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Nigerians on Workers’ Day Celebration
Workers’ Day Celebration
IT is May Day. As usual Nigerian workers will join their counterparts worldwide to organize rallies, essentially protest rallies to draw attention to issues of interest to the working class. The exception is in the United States of America where labour Day is marked, first Monday in September.
For Nigerian workers, what are the issues? The issues include, non-payment of the negotiated N18,000 national minimum wage, job losses , inflation, failure of government to honour agreements reached with the trade unions, subsidy of petroleum products , corruption etc.
Abdulwaheed Omar, NLC President
The year began with a national strike organized by the trade unions and the civil society organizations over government’s intention to totally remove subsidy from petroleum products in the downstream sector especially Petroleum Motor Spirit popularly called petrol.
The strike ended without any form of collective bargaining and government announced N97.00 per litre price of petrol.
It should be noted that the genesis of the so-called withdrawal of subsidy on petroleum products could be traced to 1986 when the government of General Ibrahim Babangida while trying to meet the conditionalities of the International Monetary Fund ( IMF) stated that it would withdraw subsidy on petroleum products.
The Nigeria Labour Congress through its then general secretary, Dr. Lasisi Osunde, an economist placed an advert in some Nigerian newspapers titled “ Oil subsidy Lies not Facts”.
Twenty six years after, the issue of oil subsidy is still very current. The findings of the House of Repressentative Committee on Petroleum which probed the issue of subsidy has confirmed the NLC’s position made public 26 years ago. The question is as a nation, does it mean we have not made progress?
The can of worms opened as a result of the House Committee’s probe of the petroleum industry coincided with an ongoing scandal on pension funds in the public sector. In both cases, billions of Naira which could have been used to improve the lot of Nigerians generally have gone into private pockets.
Consequently, Corruption ithe main issue to be addressed by union leaders during this year’s May Day but can labour go beyond the usual rhetoric of mere condemnation?
Union leaders especially the two labour centres must rise beyond this level. They need to think out of the box and work out a response that would put an end to government officials stealing with impunity.
Job loss- is another issue that Labour needs to wake up to. President Goodluck Ebele Jonathan suggested that there would be job losses earlier in the year, when he said, his government would reduce the cost of governance. This was included in his response to the strike against withdrawal of subsidy in January. This has been confirmed by the Oronsanye Committee report which recommended the reduction of statutory Commissions, Departments and Agencies to 161 from 263. This would be done by aishing 38 agencies, merging of 52 and reversion of 14 to their departments.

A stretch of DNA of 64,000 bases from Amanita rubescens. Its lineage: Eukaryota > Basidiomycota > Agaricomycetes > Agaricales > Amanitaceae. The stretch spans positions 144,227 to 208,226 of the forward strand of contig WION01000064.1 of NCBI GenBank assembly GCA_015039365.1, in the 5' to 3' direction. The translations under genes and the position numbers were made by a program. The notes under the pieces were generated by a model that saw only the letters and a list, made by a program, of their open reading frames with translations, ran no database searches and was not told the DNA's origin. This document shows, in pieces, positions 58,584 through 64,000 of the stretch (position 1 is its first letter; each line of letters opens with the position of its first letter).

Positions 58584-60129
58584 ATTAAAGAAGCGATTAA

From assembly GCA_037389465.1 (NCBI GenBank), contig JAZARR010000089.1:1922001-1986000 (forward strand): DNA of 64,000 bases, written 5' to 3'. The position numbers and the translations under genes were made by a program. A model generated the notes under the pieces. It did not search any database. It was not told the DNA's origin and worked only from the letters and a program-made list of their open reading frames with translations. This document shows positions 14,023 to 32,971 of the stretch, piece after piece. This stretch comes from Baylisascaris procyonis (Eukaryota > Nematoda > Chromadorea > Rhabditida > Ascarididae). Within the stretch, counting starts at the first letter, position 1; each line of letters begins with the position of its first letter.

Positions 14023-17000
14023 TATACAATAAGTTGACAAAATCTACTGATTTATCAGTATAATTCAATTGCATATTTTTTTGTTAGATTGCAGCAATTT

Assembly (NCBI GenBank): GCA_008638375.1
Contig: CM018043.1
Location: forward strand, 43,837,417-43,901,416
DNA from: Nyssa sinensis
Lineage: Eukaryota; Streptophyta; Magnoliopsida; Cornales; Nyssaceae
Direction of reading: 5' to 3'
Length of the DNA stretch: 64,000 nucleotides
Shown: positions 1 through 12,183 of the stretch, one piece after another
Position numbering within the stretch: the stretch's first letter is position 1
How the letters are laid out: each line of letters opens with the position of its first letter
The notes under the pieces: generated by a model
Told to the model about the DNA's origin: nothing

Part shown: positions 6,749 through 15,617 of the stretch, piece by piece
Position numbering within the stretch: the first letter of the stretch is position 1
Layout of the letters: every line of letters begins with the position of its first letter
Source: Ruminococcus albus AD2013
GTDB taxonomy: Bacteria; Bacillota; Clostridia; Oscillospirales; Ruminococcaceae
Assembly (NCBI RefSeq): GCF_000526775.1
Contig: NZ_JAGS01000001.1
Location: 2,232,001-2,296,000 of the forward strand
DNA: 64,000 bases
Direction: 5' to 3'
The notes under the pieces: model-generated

By the time this is implemented, thousands of civil servants would be thrown out of jobs.
A former treasurer of the Nigeria Labour Congress, Barrister, Ivor Takor shares this view. In his words, “whenever governments begin to consider cutting of cost, the first thing that readily comes to mind is loss of jobs. In the present instance, thousands of jobs are surely going to be on the line”.
So, to an average worker in the public service, the issue now is not payment or nonpayment of national minimum wage but how can his union protect his/ her job. What is the strategy of the trade unions in this regard? Where there must be job losses what are the terms?
On the part of government, President Jonathan and his economic team led by Dr. Mrs. Ngozi Okonjo –Iweala would have to reconcile the government’s plan to create job opportunities with the impending massive retrenchment that would soon hit the public service. the level of insecurity in the land, can we afford to throw thousands of people out of jobs? It may make economic sense to those in government but what about the social impact of such an exercise? Your guess is as good as mine. Private Sector- Whereas the public sector worker ‘s main challenge as we mark May Day is whether or not, he/she will still have a job in the service by the next May Day, the private sector counter-part, is confronted with largely economic issues such as the value of the Naira, inflation etc.
Consumer inflation is over 12% and interest rates are still are double digit. Banks aren’t lending and small scale businesses are not struggling to stay afloat.
This notwithstanding, the private sector appears to be a bit stable though it is not expanding.
It is not creating more job opportunities. Why is this so? It is simple; Collective Bargaining is alive in the private sector. Though there may be minor breaches here and there, it is nothing compared to that of the public sector.
Largely, issues of inflation, security, falling standard of education, will surely be on Workers’ placards today.
In Nigeria of 2012, about 1.5 million students wrote the Joint Admission and Matriculation Board exam and only THREE scored 300. With this type of result, do we still believe that Nigeria’s future lies with the youths? Certainly, the rot in our educational system can no longer be ignored.
Corruption remains a common thread that runs through us as a nation.
For organized labour , this should not be another May Day of rallies .
We must move beyond rallies to take our leaders to task. The culprits in the pension scandal, the oil subsidy probe must be brought to book.
Beyond, this, government and oraganised labour must seek common areas of interest and jointly work for the progress of our country.
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